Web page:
With Suprematism, it is in the animation (or conception of it to be so) of the picture plane itself that is key to Malavich: “a painted surface is a real, living form. Intuitive feeling is now becoming conscious, not longer is it subconscious. Or even, rather, the other way round - it was always conscious, only the artist was unable to interpret its demands”. Later in the piece, Malavich reiterates, “the square is not a subconscious form. It is the creation of intuitive reason”. I believe this conceptually translates to the active plasticity and duality in computational perception.

ehrenzeller
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Re: Report 6: Vision & Machine Learning

Post by ehrenzeller » Wed Dec 09, 2020 9:04 am

A few things spoke out to me this week. First, I appreciated the discussion of Baldessari’ s use of human gaze in his subjects, directing the attention of the viewer around his photographs. This is often something I strive to accomplish in my collage work, using the elements of photos I excise to bounce the viewer between various sections.

Weihao’s CNN presentation did a great job explaining something I was pretty apprehensive about learning, in fear of getting lost in the technical jargon, and it certainly left me with more of an understanding of feature recognition and training machines to recognize similarities in data sets.

Lastly, I found “Excavating AI The Politics of Images in Machine Learning Training Sets” by Kate Crawford and Trevor Paglen to be a bit troubling when it came to labeling human data sets. Though the 1980’s WordNet database may be to blame for its inclusion of labels like “Pseudohermaphrodite”, “Switch Hitter”, “Cocksucker”, “Pervert”, “Call Girl”, “Drug Addict”, “Closet Queen”, “Convict”, etc., I don’t see how using these terms to describe photo data can possibly lead to anything positive.

In fact, inclusion of these terms in machine learning will only teach these machines to propagate the narrow minded, abrasive culture of exclusion, humanity is finally taking beginning to move on past. Through continued use, programmers are able to pin the blame on non-living entities for coming up with these results. I don’t see why the computers can’t just come up with the groupings based on feature recognition, then survey a diverse sample of humans to assign titles, which could then be grouped to create a new taxonomic language in order to describe the photos. Language evolves as much as culture does. This is especially concerning what features we focus on. (Is it more important that the man is black? Short? Wealthy? A scientist?) How the computer recognizes a “Corinthian” today (another WordNet category) will undoubtedly be different decades from now.

merttoka
Posts: 15
Joined: Wed Jan 11, 2017 10:42 am

Re: Report 6: Vision & Machine Learning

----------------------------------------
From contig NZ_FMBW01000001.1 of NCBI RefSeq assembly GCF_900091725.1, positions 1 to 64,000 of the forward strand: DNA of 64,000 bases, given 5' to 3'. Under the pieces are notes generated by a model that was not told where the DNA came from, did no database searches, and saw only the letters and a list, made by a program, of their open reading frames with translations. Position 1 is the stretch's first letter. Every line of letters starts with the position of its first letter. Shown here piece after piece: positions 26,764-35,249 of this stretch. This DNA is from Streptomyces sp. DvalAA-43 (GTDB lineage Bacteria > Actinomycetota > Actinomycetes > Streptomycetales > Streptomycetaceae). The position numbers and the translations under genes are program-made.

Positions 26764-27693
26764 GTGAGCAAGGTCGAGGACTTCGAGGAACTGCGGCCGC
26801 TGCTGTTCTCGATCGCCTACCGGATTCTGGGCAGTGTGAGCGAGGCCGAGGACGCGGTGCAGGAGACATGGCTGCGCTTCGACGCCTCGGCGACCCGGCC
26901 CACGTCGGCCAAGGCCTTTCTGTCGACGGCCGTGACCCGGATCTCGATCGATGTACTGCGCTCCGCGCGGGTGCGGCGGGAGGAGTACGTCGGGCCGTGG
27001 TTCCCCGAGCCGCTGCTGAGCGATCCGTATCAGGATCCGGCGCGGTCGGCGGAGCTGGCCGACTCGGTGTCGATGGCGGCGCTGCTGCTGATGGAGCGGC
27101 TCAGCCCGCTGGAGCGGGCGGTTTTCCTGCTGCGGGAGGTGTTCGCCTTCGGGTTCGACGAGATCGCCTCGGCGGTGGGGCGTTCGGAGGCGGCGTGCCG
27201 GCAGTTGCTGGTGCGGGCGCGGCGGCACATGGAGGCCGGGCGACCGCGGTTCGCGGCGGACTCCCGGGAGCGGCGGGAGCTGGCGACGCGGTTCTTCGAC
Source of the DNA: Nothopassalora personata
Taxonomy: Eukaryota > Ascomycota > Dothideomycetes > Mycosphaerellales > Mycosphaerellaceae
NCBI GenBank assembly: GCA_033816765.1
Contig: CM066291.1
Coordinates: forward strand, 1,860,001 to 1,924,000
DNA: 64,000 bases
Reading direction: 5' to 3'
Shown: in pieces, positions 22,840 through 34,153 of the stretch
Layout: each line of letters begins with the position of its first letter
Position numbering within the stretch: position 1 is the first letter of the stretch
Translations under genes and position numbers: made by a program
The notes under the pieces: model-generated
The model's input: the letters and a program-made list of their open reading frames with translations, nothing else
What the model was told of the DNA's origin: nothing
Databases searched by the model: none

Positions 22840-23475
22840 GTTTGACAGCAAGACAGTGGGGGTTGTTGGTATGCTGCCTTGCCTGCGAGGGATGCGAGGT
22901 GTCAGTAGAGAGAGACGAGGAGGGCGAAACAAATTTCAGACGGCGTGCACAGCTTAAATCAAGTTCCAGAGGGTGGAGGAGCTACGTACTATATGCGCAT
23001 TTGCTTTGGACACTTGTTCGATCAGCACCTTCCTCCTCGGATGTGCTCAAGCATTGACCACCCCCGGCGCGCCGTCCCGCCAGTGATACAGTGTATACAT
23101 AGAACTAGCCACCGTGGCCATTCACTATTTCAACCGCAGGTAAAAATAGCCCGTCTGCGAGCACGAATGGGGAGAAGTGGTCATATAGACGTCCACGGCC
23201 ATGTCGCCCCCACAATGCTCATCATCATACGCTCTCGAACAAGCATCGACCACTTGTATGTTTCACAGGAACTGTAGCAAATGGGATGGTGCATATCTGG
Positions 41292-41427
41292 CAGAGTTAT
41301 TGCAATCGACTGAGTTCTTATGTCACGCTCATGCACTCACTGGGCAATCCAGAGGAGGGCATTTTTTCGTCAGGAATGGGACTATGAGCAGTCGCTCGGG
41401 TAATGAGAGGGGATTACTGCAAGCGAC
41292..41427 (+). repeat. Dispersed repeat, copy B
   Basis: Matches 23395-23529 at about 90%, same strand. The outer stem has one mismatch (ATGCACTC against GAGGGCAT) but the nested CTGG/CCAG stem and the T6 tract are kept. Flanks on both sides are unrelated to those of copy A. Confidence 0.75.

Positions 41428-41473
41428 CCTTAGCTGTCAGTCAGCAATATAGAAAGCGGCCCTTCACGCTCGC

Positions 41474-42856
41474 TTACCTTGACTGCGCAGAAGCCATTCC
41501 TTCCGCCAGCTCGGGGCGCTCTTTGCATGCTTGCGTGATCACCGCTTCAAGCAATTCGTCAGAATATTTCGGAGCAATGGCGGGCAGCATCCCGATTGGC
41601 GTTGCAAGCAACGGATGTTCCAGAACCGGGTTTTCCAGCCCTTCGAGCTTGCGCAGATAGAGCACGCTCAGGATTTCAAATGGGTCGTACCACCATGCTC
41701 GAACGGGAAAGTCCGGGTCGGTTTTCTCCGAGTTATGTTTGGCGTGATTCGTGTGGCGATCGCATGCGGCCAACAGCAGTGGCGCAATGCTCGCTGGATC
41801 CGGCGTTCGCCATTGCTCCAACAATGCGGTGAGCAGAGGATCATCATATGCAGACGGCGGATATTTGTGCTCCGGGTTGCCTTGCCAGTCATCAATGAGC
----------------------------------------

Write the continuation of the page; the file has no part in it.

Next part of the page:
Post by merttoka » Fri Dec 11, 2020 5:34 am

This week, I appreciated the discussion about human vision and machine learning methods. Interestingly, I recently came across an article that improves the robustness of object detection methods using CNNs by mimicking the visual cortex of human brains.

ss.jpg
The authors mention that the current object detection models are prone to tiny perturbations in the input image. These perturbations could be so small that the human eye cannot differentiate them. In the above image, the first image of the cat is correctly identified as a cat. Yet, after modifying the input model slightly, the same network recognizes it as a sleeping bag. This demonstrates the vulnerability of such models.
"It’s thought that V1 detects local edges or contours of objects, and textures, and does some type of segmentation of the images at a very small scale. Then that information is later used to identify the shape and texture of objects downstream."
Screenshot 2020-12-11 051926.jpg
To address this, their proposed network, VOneNet, prepends another layer in the traditional CNN architecture that mimics the first stage of visual processing in the cortex (V1). This stage is perfect for pattern recognition, and it highlights important features that guide attention and gaze shifting. Even though I don't fully understand its implementation, it looks like they are dividing the pattern recognition into different parts that can process simple and complex cells independently.
"We can use this as a tool for novel neuroscientific discoveries, and also continue developing this model to improve its performance under this challenging task."

zhangweidilydia
Posts: 12
Joined: Fri Jan 19, 2018 11:09 am

Re: Report 6: Vision & Machine Learning

Post by zhangweidilydia » Wed Dec 16, 2020 2:43 am

Two artworks I recently resonated with -
Someone by Lauren Lee McCarthy
https://lauren-mccarthy.com/LAURENI attempt to become a human version of Amazon Alexa, a smart home intelligence for people in their own homes. The performance lasts up to a week. It begins with an installation of a series of custom designed networked smart devices (including cameras, microphones, switches, door locks, faucets, and other electronic devices). I then remotely watch over the person 24/7 and control all aspects of their home. I aim to be better than an AI because I can understand them as a person and anticipate their needs. The relationship that emerges falls in the ambiguous space between human-machine and human-human.
https://immerse.news/feeling-at-home-be ... 47561e7f04
https://lauren-mccarthy.com/LAUREN

and this works reminds me of XuBing's Dragon Fly Eyes